In small areas of tropical Queensland, where rainfall is also heavy, true tropical rain forest is found. The flora are similar to those in Indonesian and Malaysian rain forests. The tropical rain forest contains thousands of species of trees, as well as lianas, lawyer vine, and the fierce stinging tree,whose touch could kill an unwary explorer.
Toward the north of New South Wales, a kind of subtropical to temperate rain forest grows. Cool, wet Victoria and Tasmania have extensive areas of temperate rain forest, where only a few species dominate the forests.Arctic beech trees are found, aswell as sassafras and tall tree ferns.
This is the typical Australian bush, which grows close to the coast of New South Wales, Victoria, and Tasmania. The bright Australian sun streams down through the sparse crowns and narrow leaves of the eucalypts. As the climate becomes drier, farther inland from the coast, the open forest slowly changes to a shrubbier woodland vegetation.
Moving farther inland, to still drier regions, woodlands giveway to grasslands, where cattle are raised for beef in the tropics, and sheep are raised for wool in the temperate areas. Before Europeans came to Australia, therewere native grasslands in the interior—tropical grasslands in themonsoonal north, and temperate grasslands in the south and south-west.
Kangaroo grass and wallaby grass once grew in the temperate interior of New South Wales, but much of this has been cleared for agriculture, especially for wheat farming. Mitchell grass is another tussock grass, which grows in western Queensland and into the Northern Territory. Cattle and sheep graze extensively on this excellent native pasture.
The most common grassland type in Australia is dominated by spinifex, a spiky grass that grows in clumps in the arid interior and west. Even cattle cannot feed on spinifex grass, so this ecosystem is less threatened than most other grasslands. The northern grasslands are dotted with tall red termite mounds; those that are aligned north-south for protection from the hot sun are built by so-called magnetic termites.
Other Trees and Plants
Many people think that macadamia nuts are native to Hawaii, which produces 90 percent of the world’s crop, but in fact, the tree is native to Australia. It was discovered by Ferdinand von Müller in 1857 on an expedition in northern Australia. Müller named the tree after his Scottish friend, John Macadam. The trees were introduced to Hawaii in 1882.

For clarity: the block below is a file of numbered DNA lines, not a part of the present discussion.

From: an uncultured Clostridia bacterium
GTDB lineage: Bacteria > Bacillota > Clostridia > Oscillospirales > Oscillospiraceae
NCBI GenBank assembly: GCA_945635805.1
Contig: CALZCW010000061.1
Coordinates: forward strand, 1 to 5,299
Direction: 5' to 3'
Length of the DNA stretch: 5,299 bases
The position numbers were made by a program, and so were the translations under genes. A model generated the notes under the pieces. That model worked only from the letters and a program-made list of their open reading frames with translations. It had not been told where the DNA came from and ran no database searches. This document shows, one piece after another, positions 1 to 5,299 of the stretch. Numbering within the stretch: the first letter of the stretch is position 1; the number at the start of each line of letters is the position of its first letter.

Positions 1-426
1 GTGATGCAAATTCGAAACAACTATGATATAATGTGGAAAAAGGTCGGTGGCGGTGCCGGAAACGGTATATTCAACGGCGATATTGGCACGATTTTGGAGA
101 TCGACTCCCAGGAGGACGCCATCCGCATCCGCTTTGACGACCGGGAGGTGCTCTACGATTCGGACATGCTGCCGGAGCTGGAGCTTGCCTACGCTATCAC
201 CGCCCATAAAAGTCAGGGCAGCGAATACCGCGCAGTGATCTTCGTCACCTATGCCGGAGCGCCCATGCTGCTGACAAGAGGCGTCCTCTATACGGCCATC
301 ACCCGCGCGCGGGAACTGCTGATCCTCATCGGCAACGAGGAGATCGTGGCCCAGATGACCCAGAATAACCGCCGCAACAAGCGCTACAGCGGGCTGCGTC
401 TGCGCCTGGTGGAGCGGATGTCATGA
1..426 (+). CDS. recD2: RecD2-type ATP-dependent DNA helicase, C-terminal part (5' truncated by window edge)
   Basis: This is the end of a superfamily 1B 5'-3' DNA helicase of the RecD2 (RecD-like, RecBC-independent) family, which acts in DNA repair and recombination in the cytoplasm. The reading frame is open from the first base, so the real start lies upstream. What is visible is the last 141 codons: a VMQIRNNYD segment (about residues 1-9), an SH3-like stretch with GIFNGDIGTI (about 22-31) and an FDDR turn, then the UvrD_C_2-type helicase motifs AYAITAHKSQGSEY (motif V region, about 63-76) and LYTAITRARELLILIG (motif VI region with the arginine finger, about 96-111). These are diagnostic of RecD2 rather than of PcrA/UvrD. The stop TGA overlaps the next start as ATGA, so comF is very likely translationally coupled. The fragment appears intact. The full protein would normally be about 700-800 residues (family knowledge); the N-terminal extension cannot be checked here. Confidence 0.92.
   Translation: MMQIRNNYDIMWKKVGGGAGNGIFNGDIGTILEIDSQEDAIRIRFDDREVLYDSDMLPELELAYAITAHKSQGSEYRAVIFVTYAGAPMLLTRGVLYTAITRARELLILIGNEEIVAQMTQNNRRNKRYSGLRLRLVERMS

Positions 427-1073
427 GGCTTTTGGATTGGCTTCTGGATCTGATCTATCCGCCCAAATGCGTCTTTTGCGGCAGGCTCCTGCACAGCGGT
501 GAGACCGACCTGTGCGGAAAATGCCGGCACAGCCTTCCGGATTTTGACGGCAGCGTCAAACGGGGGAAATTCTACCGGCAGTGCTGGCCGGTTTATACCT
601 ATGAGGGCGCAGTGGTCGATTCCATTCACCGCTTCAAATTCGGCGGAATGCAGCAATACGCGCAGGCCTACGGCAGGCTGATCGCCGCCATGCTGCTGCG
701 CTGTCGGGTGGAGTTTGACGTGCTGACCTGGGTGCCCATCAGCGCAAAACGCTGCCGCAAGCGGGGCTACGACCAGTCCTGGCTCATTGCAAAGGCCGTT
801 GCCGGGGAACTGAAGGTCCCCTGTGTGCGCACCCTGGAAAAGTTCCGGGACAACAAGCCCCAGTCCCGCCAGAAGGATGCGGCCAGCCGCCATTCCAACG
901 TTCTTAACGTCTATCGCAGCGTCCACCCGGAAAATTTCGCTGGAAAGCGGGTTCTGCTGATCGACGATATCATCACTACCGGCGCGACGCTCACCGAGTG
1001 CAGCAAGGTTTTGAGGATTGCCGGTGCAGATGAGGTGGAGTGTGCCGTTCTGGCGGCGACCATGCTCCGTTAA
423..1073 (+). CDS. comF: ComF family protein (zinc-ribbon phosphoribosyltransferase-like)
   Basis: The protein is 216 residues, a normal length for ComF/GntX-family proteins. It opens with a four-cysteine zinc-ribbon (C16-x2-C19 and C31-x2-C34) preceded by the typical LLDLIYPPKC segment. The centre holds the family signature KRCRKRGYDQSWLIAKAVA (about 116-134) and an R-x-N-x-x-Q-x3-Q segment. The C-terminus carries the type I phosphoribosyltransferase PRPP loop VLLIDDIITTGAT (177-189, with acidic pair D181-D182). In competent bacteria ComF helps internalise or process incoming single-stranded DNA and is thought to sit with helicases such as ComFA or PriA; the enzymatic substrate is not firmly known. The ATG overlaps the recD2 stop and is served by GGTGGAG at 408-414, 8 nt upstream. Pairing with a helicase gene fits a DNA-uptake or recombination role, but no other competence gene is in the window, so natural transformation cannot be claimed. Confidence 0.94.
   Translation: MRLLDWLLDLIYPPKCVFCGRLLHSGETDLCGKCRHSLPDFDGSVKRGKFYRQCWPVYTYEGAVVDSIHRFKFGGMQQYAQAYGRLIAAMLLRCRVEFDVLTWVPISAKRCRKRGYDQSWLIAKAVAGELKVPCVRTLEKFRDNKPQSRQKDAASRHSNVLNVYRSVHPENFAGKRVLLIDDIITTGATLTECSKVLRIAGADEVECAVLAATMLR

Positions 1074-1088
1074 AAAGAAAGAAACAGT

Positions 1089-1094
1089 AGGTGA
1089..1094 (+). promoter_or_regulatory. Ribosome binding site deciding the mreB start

Cycads are plants from an ancient species which still thrive in Australia. The Macrozamia of North Queensland is a giant fernlike plant. Similarly old are the Xanthorrhea grass-trees, which used to be called "blackboys". A single spearlike stem rises from a delicate green skirt on this fire-resistant species.
In northwest Australia, the baobab, or bottle tree, can be found. This fattrunked tree collects water in its tissue. One is said to have served as a temporary prison. The only other baobabs are found in Africa, a reminder that these continents were once joined. Bottlebrush is an Australian shrub with colorful flowers that has become popular with gardeners in many parts of the world.
Extinct and Endangered Plants
Human activities in Australia have led to the extinction of more than eighty species of plants, and the list of endangered plants contains more than two hundred species. Many nonnative species have been introduced to Australia by Europeans.
Some have become pests, such as the blackberry in Victoria, the lantana in north Queensland, and water hyacinth, found throughout the continent. There are 462 national parks in Australia, as well as other conservation areas, where native flora are protected.
Aboriginal Plant Use
The Australian Aborigines used plants as sources of food and for medicinal purposes. Food plants included nuts, seeds, berries, roots, and tubers. Nectar from flowering plants, the pithy center of tree ferns, and stems and roots of reeds were eaten.
Fibrous plants were made into string for weaving nets or making baskets. Weapons such as spears, clubs, and shields, as well as boomerangs, were made from hardwoods such as eucalyptus. The bunya pine forests of southeast Queensland were a place of great feasting when the rich bunya nuts fell.